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Volkswagen rolls back EV-or-bust strategy that angered rivals (Bloomberg)

The following article is from Bloomberg Wire Service. The views and opinions expressed in this story come from the Bloomberg Wire Service and do not necessarily reflect the official policy or position of NADA.

Volkswagen AG’s all-in plan for electric vehicles is no longer valid.

The eponymous VW brand, which touted its ID family of electric cars as central to its future, admitted last week that it will need more plug-in hybrids as sales of electric vehicles decline.

This is just the latest adjustment VW has made to its electrification strategy after the company botched several model releases and fell behind in China, where local brands now dominate. The manufacturer has also shelved efforts to attract outside investors for its battery unit and scrapped plans for a €2 billion electric vehicle factory in Germany.

In fact, the automaker is selling so many cars that still run on internal combustion engines that it is on track to exceed its emissions limit next year, prompting Chief Executive Oliver Blume to ask European regulators for leniency. It’s a significant turnaround from just three years ago, when VW’s aggressive lobbying for electric vehicles in the European Union opened up divisions between the company and some of its competitors in the region.

VW had no choice but to embrace its electrification message after betting heavily on “clean” diesel engines. That bet unraveled when the company was caught cheating on emissions tests, forcing a hard switch to battery-powered vehicles. By 2019, then-CEO Herbert Diess announced plans to launch up to 75 all-electric models over the next decade.

His electric-car-or-bust strategy — Diess argued that automakers would have to change quickly if they wanted to survive — angered executives from Turin to Tokyo who wanted more time and flexibility to transition away from combustion cars. The CEO even praised what he saw as an early mover advantage.

Electromobility has “won the race,” said Diess when presenting VW’s battery strategy for 2021. “Many in the industry have questioned our approach. Today they follow suit while we reap the rewards.”

Although this haul wasn’t as big as VW had hoped, the company isn’t turning away from electric cars entirely.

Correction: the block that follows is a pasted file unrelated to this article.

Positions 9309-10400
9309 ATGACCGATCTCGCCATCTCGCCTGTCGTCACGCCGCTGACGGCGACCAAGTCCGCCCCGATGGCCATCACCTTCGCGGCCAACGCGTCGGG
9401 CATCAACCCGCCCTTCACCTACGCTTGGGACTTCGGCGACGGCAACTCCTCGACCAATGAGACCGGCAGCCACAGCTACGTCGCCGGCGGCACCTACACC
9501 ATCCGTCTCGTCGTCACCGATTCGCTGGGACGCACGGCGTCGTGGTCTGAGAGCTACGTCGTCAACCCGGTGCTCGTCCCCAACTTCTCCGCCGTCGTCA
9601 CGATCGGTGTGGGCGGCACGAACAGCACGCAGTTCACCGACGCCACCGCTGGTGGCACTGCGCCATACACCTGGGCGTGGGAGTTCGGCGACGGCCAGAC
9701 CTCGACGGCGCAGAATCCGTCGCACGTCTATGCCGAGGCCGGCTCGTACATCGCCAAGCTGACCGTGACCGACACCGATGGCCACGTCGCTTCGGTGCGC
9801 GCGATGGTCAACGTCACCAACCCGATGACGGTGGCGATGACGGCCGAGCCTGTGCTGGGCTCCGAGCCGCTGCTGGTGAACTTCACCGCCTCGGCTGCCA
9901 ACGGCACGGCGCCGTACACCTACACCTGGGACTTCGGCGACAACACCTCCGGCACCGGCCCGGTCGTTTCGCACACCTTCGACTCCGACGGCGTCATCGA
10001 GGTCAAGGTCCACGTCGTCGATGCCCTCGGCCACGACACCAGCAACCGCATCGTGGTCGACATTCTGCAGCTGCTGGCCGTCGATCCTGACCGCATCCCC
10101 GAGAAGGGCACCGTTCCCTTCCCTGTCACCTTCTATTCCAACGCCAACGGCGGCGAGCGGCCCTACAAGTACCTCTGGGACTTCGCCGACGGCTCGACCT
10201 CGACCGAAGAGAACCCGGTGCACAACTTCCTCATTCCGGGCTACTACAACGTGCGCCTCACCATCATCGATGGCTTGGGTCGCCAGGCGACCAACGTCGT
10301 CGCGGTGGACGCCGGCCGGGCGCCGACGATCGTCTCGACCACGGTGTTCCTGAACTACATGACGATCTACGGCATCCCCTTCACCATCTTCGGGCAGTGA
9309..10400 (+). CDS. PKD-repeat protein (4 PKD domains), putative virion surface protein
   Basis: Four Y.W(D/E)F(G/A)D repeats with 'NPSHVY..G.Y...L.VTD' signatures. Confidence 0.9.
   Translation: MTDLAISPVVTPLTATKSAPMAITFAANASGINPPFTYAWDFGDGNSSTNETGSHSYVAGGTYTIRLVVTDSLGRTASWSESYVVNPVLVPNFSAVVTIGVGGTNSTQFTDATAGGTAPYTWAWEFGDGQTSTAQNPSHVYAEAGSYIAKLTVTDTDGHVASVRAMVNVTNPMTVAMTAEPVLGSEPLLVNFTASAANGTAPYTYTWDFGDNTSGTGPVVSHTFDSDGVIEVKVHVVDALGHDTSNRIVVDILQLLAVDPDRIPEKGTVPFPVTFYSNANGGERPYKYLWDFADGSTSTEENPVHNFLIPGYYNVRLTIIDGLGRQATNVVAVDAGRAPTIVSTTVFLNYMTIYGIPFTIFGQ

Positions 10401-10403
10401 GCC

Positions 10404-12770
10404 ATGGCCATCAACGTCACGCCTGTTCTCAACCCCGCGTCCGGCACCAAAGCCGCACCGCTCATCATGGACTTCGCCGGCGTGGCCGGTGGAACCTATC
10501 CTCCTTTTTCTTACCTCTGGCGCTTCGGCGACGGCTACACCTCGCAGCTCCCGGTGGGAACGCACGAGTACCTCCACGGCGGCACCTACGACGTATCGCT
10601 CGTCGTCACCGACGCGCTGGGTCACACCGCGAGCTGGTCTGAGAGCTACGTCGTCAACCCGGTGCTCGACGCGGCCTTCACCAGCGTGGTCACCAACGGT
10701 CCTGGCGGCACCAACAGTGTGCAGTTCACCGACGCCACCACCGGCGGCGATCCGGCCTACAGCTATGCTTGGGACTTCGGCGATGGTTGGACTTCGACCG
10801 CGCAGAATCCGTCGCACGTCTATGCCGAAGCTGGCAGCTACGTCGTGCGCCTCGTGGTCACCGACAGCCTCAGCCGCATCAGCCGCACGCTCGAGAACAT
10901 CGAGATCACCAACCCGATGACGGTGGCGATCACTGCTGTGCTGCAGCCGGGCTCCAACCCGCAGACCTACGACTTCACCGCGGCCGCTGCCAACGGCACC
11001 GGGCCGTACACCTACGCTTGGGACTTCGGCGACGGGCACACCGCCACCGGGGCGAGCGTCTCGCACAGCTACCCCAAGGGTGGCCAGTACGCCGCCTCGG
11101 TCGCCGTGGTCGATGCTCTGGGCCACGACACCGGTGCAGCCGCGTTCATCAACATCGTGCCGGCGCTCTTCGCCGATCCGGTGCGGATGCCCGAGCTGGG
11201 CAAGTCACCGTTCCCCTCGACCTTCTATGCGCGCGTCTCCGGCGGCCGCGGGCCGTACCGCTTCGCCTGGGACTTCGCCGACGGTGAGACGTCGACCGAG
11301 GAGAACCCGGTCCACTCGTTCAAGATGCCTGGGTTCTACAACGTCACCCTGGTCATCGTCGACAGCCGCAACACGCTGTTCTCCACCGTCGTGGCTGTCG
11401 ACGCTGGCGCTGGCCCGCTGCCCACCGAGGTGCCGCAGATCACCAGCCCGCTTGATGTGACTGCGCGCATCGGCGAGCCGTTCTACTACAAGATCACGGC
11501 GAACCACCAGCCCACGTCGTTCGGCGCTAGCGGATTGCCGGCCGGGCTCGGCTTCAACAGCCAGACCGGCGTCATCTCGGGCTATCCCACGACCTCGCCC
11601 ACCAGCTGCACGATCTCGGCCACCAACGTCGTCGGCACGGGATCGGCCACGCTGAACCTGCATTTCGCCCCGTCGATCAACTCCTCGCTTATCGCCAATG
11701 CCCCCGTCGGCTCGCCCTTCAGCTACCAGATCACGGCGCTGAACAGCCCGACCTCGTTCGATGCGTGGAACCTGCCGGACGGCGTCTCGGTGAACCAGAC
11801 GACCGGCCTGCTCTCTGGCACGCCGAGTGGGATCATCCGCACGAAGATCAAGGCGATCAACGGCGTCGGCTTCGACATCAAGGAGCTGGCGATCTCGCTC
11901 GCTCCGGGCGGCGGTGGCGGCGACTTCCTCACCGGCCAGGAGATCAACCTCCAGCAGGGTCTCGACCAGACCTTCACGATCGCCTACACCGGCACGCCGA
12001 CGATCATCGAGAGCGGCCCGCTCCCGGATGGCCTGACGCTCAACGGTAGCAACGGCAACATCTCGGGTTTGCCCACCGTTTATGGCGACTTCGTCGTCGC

Blume is partnering with companies like Xpeng Inc. and preparing a new electric vehicle brand in China. It offers models equipped with gadgets such as an in-car avatar to win back young consumers who have lost out to BYD Co. and Tesla Inc. VW has also been in talks with European counterparts including Renault SA about developing cheaper electric vehicles to attract mass-market car buyers.

VW isn’t alone in needing to recalibrate due to the EV slowdown. Countries like Germany and Sweden have stopped or cut subsidies for electric cars, which still tend to be more expensive than combustion engine vehicles, hurting the entire sector. Gaps in public charging networks also continue to deter potential buyers.

Stellantis NV said on Tuesday it would sell cars developed jointly with a Chinese partner in Europe from September to reduce the cost of its electric offerings. Mercedes-Benz Group AG has stopped developing underpinnings for new electric luxury sedans to save money and plans to sell gasoline-powered cars for longer than expected. BMW AG, which has had more success selling electric vehicles than its German rivals, nevertheless warned this week that the EU’s plan to effectively ban sales of new internal combustion engine vehicles by 2035 would hurt the industry. European regulators are expected to review the directive in 2026.

The slowdown has dealt a blow even to Tesla, which has lost $235 billion in market capitalization this year, more than three times VW’s current valuation. Nevertheless, CEO Elon Musk criticizes the regression of automobile manufacturers.

“The global adoption of electric vehicles is under pressure, and many other automakers are pulling away from electric vehicles and relying instead on plug-in hybrids,” Musk said last month when discussing Tesla’s first-quarter results. “We believe this is not the right strategy and electric vehicles will ultimately dominate the market.”

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